Local legend among the people of Ranau, a district in Sabah, has it that St. John's Peak was the stone which her body was turned into...

Visiting the Slum of Kinabalu

Before the hike, we managed to visit the slum at the Town of Kinabalu. Seeing such was the slum condition, we could not but be thankful of our prosperous tiny nation.

It was an untunkiable place to call home for us - but not those dwellers.

Sight-Seeing Before the Climb

Kota Kinabalu, state capital of Sabah, offers you several sight-seeing and shopping experience.

From island hopping tour to the souvenir shopping and local food tasting experiences, you'll savour every minute of it!

At Timpohon Gate

The group posing for a picture at the start of the hike - cheering in joyous mood - before the true climb and hardships took over!

....the Night Trail

The pitch dark view of the climb:

you need a headlamp to help you climb the night trail.

And you will head towards the headlamps of others as guide to your path as if stars twinkling in your dark-pitch trail.....

I'm on Top of The World!

I made it!

I made it to the summit albeit torrential rain and sheer coldness piercing through the shivering bones!

But I made it: I made it for what I came for!!

After Decending the Summit

The summit taken after the decent; rocky summit it is!

Vast and much challenging, not realised in the dark but sheer awe when the light starts breaking in.

White Water Rafting

After the climb, the group adventured for a white water rafting experience to chill out.

What fun it was!

....more fun!

......Pictorial description of the tour.

At the souvenir market square having fun and shopping spree!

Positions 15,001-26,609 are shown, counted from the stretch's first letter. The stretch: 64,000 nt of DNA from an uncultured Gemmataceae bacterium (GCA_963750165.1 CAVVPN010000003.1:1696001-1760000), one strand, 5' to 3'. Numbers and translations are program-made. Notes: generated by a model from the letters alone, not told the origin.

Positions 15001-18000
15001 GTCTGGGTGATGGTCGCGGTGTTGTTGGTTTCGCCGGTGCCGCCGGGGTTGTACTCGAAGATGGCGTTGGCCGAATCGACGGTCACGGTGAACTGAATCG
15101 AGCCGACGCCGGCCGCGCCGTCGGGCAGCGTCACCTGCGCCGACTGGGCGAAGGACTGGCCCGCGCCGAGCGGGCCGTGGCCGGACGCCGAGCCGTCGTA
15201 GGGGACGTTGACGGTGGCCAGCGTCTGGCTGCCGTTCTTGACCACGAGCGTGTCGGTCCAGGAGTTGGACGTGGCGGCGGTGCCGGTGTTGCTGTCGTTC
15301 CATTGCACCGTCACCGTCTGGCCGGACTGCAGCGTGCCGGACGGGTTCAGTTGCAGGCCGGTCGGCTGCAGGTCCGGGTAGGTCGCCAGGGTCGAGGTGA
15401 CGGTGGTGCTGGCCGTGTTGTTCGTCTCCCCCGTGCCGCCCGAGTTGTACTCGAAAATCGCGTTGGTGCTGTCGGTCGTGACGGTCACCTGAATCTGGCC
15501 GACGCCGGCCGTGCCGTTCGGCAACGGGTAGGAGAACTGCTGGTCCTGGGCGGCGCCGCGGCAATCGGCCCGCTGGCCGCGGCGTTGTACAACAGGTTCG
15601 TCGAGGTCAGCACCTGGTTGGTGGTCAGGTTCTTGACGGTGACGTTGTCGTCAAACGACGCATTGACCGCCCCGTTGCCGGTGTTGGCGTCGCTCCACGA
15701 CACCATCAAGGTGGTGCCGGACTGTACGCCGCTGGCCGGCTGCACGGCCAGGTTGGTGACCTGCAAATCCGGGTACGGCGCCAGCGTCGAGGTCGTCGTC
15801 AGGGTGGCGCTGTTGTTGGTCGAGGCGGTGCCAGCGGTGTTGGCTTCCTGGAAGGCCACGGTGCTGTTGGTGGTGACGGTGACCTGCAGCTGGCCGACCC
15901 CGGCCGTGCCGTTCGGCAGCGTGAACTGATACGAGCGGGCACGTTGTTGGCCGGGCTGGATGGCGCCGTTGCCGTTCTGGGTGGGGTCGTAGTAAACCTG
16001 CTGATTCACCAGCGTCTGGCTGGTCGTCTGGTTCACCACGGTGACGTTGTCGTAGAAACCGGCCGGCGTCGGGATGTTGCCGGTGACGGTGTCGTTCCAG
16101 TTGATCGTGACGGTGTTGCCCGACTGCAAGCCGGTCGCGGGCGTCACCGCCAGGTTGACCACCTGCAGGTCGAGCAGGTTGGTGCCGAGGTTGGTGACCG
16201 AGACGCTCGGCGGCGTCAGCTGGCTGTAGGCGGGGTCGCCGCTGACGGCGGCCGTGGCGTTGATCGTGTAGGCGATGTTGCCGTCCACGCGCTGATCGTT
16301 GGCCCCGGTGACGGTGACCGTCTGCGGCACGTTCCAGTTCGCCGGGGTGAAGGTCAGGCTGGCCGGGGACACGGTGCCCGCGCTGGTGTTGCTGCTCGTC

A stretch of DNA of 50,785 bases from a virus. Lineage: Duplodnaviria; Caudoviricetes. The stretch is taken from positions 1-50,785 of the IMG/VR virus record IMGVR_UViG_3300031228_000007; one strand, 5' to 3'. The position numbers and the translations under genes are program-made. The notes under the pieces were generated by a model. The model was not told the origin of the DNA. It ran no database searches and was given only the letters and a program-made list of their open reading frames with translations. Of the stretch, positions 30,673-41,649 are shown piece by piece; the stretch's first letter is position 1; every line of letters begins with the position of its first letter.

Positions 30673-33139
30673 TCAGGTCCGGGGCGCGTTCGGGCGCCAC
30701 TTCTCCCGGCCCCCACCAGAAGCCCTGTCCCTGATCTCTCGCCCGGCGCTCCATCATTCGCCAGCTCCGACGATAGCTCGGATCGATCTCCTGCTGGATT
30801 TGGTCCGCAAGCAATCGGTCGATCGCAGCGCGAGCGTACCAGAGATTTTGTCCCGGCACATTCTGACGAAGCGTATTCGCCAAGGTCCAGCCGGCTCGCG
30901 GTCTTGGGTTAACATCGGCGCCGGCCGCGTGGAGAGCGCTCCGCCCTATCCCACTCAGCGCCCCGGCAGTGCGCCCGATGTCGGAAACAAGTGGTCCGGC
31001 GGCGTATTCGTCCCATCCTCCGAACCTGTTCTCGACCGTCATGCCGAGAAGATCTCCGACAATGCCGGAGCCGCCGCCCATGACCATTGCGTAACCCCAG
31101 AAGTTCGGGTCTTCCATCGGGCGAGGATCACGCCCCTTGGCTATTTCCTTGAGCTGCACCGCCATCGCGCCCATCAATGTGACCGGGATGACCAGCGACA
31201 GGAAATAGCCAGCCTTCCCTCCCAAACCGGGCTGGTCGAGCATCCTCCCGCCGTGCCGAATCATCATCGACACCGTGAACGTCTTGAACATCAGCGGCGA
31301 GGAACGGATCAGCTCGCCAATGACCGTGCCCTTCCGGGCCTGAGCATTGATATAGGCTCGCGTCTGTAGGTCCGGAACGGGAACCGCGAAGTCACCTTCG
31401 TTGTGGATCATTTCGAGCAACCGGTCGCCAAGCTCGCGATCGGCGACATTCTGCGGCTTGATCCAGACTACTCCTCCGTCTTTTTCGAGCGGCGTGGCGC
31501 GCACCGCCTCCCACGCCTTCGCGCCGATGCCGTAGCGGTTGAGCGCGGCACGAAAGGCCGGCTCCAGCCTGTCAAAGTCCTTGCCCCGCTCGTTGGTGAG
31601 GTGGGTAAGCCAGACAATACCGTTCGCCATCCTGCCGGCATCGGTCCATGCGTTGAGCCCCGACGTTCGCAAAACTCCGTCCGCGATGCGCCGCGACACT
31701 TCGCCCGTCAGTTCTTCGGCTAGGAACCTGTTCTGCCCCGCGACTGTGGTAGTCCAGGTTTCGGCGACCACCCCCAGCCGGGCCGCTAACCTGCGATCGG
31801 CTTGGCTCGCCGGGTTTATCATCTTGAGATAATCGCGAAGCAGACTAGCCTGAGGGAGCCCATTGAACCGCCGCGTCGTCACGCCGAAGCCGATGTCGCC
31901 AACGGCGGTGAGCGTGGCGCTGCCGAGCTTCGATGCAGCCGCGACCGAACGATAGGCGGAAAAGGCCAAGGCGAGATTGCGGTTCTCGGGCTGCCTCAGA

...what I bought

These perhaps are items for remembering the fond memories at Sabah, and the cold time at the Mountain!

These are indeed valuable items.....

Leave Nothing But Footprints

The trail routes board:

Take Nothing but Photographs,

Leave Nothing but Footprints!

Wifey was glad she made it too to the summit!!


Climbing, Kota Kinabalu, Mount Kinabalu, Sabah, Sabah Travel Destination, Trekkers, Trekking

Meet the author

author avatar Musafir
A traveller to a lesser known world!
Hail from Singapore, Musafir set sight to travel round the world, in particular to the lesser-known world.
Coincidentally his name "musafir" is a Malay word derived from Sanskrit that literally translated, mean...(more)

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25th Jul 2011 (#)

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author avatar angel
10th Aug 2011 (#)

Thank you for sharing this information! I am scheduled to climb Mt. Kinabalu this November. I am really glad that I read something about it!

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author avatar Musafir
10th Aug 2011 (#)

...Your welcome, Angel. Since you be there in November when it's monsoon season as you had been aware, then be extra careful of the rain and cold out there. Please bring along a poncho or a waterproof jacket to reduce the coldness and wetness of the season.
Most of all, enjoy your climb and the scenic view there!!

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author avatar Lottie
21st Mar 2012 (#)

Angel, How was the climb in Nov? Was it very wet and cold?